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Tuesday, April 20, 2010

Cameron only has himself to blame

A week is certainly a long time in politics. This time last week I was getting rather bored with the election campaign. It was the usual knockabout stuff; Brown saying don’t let the Tories in, and Cameron saying don’t let Labour continue. I was finding it difficult to find anything positive, even though the main parties launched their manifestos early last week. I feared the leaders’ debates would be a damp squib too.

Well, things have certainly changed, although I can’t say I’m surprised.  Before anyone asks me if the LibDem surge is sustainable, the simple answer is I don’t know. No-one does and this is why this election campaign has suddenly got very interesting.

Locally in Hull, sources inform me the LibDems have recruited twenty new volunteers; people who walked through the door and offered their services. Nationally, the membership of the party has increased too. The Clegg Factor has worked wonders thus far. The reason for this is simple, and the way some Conservative commentators have tried to rubbish Clegg has been silly in the extreme. The fault lies fair and square with Cameron and his team.

I have said more times than I care to mention that the only way the Conservatives can win this election is by being radical. Well, it’s too late now. Cameron was desperate not to lose this election and a few months ago many Conservatives thought the party would win at a cantor. None of them seemed to realise that not being Gordon Brown was never going to be enough. By positioning the Conservative Party firmly in the centre, he has denied the voters a choice. He keeps muttering on about change, but what does it mean? He wants us to be part of a Conservative government; all of us playing our part in our communities. Fine words, but unless you articulate a definite, cohesive plan, how are you going to sell it? Can anyone give me a reason to vote Conservative at this election, other than Cameron is not Brown? For too many voters he may not be Brown, but there is more than a passing resemblance to Tony Blair. Why isn’t Cameron telling us the truth about the size of government debt and the cuts that will have to fall? Most of the public seem to be in denial about this, and Cameron doesn’t do too much to jolt them out of this collective state of inertia. Tell us the truth and we would have more respect for him. We are sick and tired of being lied to.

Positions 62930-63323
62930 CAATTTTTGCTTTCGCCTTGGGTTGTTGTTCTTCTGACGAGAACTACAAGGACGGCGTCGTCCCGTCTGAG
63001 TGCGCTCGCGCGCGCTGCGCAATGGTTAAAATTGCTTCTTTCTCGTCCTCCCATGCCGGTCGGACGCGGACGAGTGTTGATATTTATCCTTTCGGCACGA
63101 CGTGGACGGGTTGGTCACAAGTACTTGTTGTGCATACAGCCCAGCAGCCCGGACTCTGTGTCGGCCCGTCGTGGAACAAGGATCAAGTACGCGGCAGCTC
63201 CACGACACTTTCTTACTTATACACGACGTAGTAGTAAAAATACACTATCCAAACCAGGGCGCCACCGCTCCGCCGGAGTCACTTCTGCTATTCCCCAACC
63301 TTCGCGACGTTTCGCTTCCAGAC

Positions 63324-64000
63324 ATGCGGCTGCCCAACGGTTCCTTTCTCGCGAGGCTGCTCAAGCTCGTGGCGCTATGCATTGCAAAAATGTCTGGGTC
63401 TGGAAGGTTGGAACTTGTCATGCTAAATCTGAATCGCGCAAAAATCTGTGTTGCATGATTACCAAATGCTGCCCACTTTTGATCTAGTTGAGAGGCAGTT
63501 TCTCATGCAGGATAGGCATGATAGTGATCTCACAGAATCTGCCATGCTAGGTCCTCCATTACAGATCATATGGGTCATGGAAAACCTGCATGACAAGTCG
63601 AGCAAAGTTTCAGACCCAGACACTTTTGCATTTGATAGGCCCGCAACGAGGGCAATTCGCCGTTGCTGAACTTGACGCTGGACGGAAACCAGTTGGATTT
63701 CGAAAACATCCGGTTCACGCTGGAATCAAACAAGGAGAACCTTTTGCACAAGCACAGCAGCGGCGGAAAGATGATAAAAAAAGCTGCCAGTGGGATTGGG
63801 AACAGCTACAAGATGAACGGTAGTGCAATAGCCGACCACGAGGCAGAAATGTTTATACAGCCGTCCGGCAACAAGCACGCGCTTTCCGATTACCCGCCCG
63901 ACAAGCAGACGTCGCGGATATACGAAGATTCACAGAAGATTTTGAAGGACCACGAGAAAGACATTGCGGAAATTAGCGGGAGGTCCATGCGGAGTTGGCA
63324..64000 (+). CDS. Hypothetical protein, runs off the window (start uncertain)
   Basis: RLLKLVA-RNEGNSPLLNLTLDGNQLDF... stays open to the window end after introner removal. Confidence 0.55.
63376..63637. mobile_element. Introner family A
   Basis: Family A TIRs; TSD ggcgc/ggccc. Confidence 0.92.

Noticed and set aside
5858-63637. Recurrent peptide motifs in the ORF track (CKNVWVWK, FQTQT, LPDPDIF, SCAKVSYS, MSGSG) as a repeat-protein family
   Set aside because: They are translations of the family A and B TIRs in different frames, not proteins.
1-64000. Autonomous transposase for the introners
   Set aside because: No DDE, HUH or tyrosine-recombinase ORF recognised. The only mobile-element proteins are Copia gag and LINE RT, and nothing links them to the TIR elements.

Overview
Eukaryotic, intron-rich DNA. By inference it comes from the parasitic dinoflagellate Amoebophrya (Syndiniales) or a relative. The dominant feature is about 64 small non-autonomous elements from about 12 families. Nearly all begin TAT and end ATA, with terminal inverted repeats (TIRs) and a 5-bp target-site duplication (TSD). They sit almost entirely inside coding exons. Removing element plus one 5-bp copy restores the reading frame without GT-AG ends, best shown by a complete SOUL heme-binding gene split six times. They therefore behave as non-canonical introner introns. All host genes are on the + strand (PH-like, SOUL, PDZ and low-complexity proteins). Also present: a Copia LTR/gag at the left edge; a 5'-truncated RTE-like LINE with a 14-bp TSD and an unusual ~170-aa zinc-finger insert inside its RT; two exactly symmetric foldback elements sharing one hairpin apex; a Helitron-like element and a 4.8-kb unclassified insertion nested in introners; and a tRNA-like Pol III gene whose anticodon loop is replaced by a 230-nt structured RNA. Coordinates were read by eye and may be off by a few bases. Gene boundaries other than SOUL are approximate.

It’s all too late now, unless he can pull a rabbit out of the hat. I can’t see how he will do it, but as I said at the beginning, a week is a long time in politics, and who knows what may happen? There is still more than two weeks to go before the nation decides.


Man in a Shed said...

I think what is needed is a very brave line on the Lib Dems.

The Lib Dems, as always, want to have it both ways with a potential coalition with either major party.

We should rule this out and say we will rule as a minority govt if necessary, present a budget and resign if its not past.

This would remove at one stroke the attractiveness of the Lib Dems.

It would be brave - we have to accept we may lose if we do it - but I think by fearing defeat we could doom ourselves to it.

Andrew Allison said...

Thank you. At last a positive message. Not a 'how British is Clegg?' message, or some of the other pathetic attacks.

It's unlikely this situation will be turned around, but you should not die wondering.

Norfolk Blogger said...

The so called "brave line" is one that says "We won;t work with others", which is exactly why the Lib Dems are more interesting to voters. We don't rule out working with other people, sharing ideas, breaking the old "we are right and everyone else is wrong" system that voters do not like.

So yes, go for that line, but it may sideline you.

Andrew Allison said...

The Tories have to do something. The attacks on Nick Clegg have been stupid and silly. If you don't have a positive message to articulate then why should anyone vote for you?

It's a brave line and will probably not work, but at least it is fighting talk not based personal attacks.

James Higham said...

I've done my bit hitting the Lib Dems - it is the post with the most hits but one little blogger's actions are not going to be a drop in the ocean against what Cameron could have done with a bit of principle.

He will go down as one of this country's worst Tory leaders - and that's before he even begins.

Toque said...

Cameron lost my vote over the English Question. The Conservative Party should be sticking up for England but they're too interested in trying to win over Scotland.

I hope that they get no MPs in Scotland.

James Higham said...

They won't, Toque.

sw reaction said...

Heres an idea. Pull out of the EU for 5 years. Put an immediate halt to all immigration, then spread the current immigrant population more evenly throughout the country, (I actually have sympathy for the lib dems '3rd tier' proposal) with major tax incentives for businesses starting in sparse areas.

Then have a referendum on joining EU with a sensible immigration policy.

Tories aren't brave enough to do it. Yet they would walk the election.

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